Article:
What can a newcomer experience on Easter at St John’s?
All who come are welcome to participate in every aspect of the Paschal service, with the exception of communion, which is reserved for baptized Orthodox Christians who have fully prepared themselves to receive it. The service can be a little overwhelming for first-timers, as we stand (in what are usually fairly close quarters!) for the full two-and-a-half hours of the service – so it is important to remember that no one present will think any less of a newcomer for bowing out of the service or sitting down for a while!
In what ways do you respect or celebrate Easter?
The aforementioned Easter baskets, Paschal service, and great feast are the main ways we honour and celebrate Easter, but there are many other Easter customs arising out of the cultures that Orthodox Christianity has engaged with – mostly tied in with the Paschal themes of Christ’s death and resurrection – probably the most famous symbol of new life being the beautifully decorated Ukrainian Easter eggs.
The festal period of Pascha also extends throughout the whole week following the great feast, which is known as “Bright Week”. Throughout this period we do not fast, we greet one another with the exclamation, “Christ is risen!” and all church services held during this period – even funerals! – are exceptionally joyful.
How do families celebrate Easter with their children?
Children participate in every aspect of the Paschal experience: helping to prepare the Easter baskets, joining in the processions, at some points sleeping in back corners of the church, at others joining in the singing and feasting however late (or early!) it may be. Some families will hold Easter-egg hunts for their children – and some churches as well… The children’s Easter-egg hunt was a long-established custom at the seminary I attended, for example.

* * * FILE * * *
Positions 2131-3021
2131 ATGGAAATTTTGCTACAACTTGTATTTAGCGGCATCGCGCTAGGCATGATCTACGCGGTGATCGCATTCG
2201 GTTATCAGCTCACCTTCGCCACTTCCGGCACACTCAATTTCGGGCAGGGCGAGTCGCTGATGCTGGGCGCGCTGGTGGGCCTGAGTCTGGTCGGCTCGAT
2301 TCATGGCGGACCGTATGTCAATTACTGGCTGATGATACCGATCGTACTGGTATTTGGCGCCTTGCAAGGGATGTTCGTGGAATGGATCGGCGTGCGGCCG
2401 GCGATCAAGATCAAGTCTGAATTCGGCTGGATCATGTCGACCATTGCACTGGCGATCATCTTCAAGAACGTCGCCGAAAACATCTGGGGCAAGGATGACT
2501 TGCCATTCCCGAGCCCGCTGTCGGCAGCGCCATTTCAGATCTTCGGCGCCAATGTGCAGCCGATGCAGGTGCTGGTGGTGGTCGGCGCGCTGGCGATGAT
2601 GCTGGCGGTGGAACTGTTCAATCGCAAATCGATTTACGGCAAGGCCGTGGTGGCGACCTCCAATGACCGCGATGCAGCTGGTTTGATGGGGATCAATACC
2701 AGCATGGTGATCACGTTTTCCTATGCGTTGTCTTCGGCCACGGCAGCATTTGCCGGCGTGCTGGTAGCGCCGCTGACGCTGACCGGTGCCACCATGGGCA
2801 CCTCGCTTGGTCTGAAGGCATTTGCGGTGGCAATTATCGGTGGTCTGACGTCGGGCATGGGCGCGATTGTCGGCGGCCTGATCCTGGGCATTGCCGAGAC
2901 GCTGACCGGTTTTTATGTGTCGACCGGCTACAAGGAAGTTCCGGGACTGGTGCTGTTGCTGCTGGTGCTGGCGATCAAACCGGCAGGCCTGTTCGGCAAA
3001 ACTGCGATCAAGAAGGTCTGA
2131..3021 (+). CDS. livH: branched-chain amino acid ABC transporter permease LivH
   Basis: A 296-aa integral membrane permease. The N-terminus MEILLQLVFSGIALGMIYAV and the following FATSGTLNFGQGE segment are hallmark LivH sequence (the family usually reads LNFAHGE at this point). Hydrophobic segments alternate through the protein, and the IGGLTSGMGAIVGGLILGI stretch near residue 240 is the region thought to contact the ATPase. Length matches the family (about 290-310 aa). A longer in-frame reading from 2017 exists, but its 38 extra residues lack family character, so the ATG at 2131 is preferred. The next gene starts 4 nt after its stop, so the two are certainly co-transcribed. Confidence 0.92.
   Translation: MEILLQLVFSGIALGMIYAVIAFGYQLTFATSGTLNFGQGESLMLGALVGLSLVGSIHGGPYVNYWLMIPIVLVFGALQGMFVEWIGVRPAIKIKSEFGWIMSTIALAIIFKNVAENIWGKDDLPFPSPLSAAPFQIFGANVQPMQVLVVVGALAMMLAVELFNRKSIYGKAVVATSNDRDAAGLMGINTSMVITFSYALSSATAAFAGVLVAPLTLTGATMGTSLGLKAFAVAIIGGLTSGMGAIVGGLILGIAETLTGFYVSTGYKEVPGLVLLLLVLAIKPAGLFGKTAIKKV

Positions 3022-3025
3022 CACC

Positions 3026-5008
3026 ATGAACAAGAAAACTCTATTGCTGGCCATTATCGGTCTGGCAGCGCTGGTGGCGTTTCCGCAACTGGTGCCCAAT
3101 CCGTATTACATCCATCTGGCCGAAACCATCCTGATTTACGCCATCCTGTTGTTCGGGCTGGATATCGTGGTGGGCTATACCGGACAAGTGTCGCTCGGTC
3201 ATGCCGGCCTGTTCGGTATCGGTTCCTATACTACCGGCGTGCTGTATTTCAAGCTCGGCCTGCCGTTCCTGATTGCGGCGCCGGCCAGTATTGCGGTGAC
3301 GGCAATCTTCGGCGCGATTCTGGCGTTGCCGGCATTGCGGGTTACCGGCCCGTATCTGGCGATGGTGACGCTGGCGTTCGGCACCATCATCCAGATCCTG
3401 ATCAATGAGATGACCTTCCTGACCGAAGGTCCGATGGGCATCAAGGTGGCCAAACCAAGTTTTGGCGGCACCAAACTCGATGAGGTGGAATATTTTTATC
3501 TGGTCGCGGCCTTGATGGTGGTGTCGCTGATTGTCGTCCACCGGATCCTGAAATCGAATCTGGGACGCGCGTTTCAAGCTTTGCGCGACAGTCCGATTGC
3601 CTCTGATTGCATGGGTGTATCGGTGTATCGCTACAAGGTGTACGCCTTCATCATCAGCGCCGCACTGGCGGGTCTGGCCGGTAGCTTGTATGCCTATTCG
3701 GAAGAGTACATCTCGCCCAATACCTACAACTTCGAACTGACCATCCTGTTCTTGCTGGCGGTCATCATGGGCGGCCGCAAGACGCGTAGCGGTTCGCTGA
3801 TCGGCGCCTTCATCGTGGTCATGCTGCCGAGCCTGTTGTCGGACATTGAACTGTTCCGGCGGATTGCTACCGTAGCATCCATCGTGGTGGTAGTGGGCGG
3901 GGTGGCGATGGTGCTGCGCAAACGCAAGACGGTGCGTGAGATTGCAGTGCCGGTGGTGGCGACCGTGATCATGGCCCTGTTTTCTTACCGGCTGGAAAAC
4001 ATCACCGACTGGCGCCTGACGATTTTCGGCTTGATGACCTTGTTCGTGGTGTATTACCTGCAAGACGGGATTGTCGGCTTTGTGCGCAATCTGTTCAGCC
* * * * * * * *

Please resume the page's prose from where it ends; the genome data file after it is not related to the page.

What differences are there between Easter and Orthodox Easter?
The most obvious difference between “Western Easter” and Orthodox Pascha is the date. While the feast-days occasionally coincide, Orthodox Christians still calculate the date of Easter on the old calendar established under Julius Caesar, a calendar which many Orthodox Churches still employ. At St. John’s, we use the modern calendar for most of our “fixed feasts” (we celebrate Christmas on December 25 according to the Gregorian calendar, for example), but in order that all the Orthodox Christian churches may celebrate the great “Feast of feasts” together, we calculate the date of Pascha following the more ancient Christian tradition.
Feel free to add anything else here:
While there are other differences between the “Western” celebration of Easter and the Orthodox celebration of Pascha, it would be misleading to make those differences a primary focus. In fact, it is our common understanding of the central and primary importance of what all Christians celebrate at Easter – our understanding that Jesus did not simply die on the cross, but that three days later he rose from the dead – that unites Christians all around the world, and that puts the central focus of every version of Christianity not on death, but on life and on God’s love for us.